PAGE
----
Republicans this week gained even larger advantages throughout the region.
North Dakota’s statewide results shouldn’t raise any eyebrows: Gov. Doug Burgum and U.S. Rep. Kelly Armstrong rolled to huge wins over their Democratic opponents. No surprises there.
The GOP’s widespread gain at the legislative level, however, is a somewhat surprising development. Republicans won 65 of 69 legislative elections Tuesday, increasing their already strong advantage in the North Dakota Legislature. Heading into the next session – which begins in January – Republicans have a 40-7 advantage in the state Senate and an 80-14 advantage in the state House of Representatives.
After Tuesday’s results came in, North Dakota Republican Party Chairman Rick Berg said the results show North Dakotans are pleased with the way Republicans are running the state. He also said he couldn’t recall one party holding so much influence in North Dakota politics.
Speaking of supermajorities, check out what happened in South Dakota: When that state’s lawmakers gather next year in Pierre, there will be just 11 Democrats among the entire legislative body of 105 after the GOP picked up five more seats Tuesday. South Dakota’s Senate now includes 32 Republicans and three Democrats; in the House, it’s 62-8.
Another indicator of the GOP wave: state Rep. Corey Mock, D-Grand Forks, won by just 19 votes – a slim margin that is headed for a recount. Proof of Republican thinking could possibly be found in Mock’s diminishing margin of victories over the past three elections. Mock is a good lawmaker and, as a member of the House Appropriations Committee, he is valuable to Grand Forks. But he’s got a “D” after his name, which makes him vulnerable.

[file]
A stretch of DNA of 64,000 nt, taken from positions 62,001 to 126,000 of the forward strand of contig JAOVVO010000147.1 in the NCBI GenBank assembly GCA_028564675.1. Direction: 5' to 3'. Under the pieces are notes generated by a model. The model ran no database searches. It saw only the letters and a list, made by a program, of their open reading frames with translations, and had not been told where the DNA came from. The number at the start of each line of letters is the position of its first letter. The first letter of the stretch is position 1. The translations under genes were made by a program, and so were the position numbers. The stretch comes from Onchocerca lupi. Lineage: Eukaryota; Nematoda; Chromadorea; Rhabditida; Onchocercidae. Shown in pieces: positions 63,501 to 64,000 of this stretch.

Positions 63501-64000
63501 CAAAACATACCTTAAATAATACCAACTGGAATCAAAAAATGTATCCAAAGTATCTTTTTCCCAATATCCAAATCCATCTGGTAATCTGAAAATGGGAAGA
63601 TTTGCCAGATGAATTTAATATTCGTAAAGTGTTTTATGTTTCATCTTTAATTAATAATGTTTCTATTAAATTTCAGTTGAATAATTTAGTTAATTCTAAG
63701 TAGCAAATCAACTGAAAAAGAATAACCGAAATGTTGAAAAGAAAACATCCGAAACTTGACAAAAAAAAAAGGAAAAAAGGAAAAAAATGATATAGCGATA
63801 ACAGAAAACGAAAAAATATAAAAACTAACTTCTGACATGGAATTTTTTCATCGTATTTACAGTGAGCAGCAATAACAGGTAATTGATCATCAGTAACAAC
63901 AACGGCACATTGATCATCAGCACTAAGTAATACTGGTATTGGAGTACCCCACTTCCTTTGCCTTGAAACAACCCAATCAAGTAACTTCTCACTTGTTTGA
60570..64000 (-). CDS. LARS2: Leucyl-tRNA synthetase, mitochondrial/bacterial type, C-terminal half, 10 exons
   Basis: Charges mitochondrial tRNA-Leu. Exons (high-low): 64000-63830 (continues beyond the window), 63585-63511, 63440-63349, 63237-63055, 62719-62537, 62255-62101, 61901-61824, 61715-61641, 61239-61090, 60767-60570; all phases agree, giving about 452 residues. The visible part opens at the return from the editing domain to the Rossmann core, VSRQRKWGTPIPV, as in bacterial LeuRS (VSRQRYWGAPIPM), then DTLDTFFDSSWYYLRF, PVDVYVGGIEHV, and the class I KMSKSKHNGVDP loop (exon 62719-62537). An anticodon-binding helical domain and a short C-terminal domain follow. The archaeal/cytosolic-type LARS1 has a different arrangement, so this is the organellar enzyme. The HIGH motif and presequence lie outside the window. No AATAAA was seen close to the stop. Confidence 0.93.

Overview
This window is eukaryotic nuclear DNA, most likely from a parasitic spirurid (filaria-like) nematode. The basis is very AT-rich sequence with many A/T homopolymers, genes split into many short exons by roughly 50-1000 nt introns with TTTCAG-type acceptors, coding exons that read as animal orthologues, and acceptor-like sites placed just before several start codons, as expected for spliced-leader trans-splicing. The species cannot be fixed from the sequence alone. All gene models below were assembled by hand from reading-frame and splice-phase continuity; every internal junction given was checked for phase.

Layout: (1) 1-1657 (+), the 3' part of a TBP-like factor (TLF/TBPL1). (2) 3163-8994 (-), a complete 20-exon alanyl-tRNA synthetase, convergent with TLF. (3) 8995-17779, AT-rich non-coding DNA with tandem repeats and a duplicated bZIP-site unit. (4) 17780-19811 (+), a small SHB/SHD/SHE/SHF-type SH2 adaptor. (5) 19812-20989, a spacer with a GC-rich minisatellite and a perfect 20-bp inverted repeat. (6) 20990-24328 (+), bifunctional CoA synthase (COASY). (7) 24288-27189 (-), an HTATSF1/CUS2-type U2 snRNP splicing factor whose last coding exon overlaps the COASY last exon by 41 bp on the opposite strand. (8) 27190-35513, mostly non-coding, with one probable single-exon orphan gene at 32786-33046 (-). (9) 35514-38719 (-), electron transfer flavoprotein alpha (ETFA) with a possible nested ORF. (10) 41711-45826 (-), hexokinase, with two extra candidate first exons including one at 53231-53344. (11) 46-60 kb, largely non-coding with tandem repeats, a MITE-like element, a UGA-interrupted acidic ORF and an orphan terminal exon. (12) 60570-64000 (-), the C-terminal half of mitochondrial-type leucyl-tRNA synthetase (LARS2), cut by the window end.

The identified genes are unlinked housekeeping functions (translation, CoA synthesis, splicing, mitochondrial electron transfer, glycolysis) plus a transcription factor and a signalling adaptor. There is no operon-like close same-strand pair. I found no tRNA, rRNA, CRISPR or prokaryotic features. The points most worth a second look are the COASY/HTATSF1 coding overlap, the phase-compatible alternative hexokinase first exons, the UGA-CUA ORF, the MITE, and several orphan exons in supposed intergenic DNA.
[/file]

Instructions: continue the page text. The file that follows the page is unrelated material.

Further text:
Case in point: Collin Peterson. The longtime congressman – he had a tenure of three decades – was trounced Tuesday by Republican challenger Michelle Fischbach. It’s not that Fischbach doesn’t have the credentials for the job; she’s a former state lawmaker and one-time lieutenant governor. It’s that Peterson had power in his position as chairman of the U.S. House Agriculture Committee and was backed, whether officially or unofficially, by various ag groups in western and northwestern Minnesota, a region that relies heavily on the ag economy.
Fischbach won handily – 54% to Peterson’s 40%. If the win was a mild surprise, the margin of victory is stunning.
And the Republican surge continues.
As we have said before in this space, supermajorities are not necessarily healthy in politics. Yes, they ensure one party’s platform generally holds sway, and since voters put those lawmakers in place, it means the people’s wishes are being upheld. It’s an entirely fair process and we have no great complaints about how Republicans have led the state in recent years. But without healthy give-and-take that comes with relatively equal party representation, the people miss out on potentially improving government for all.
That said, we do see the Republican surge being of use locally. As community leaders push for legislative favor in the coming biennium, having a strong Republican contingent – ranging from the mayor to the majority of the legislators that represent the city – should help in the dark-red environment of the Legislature and governor’s office.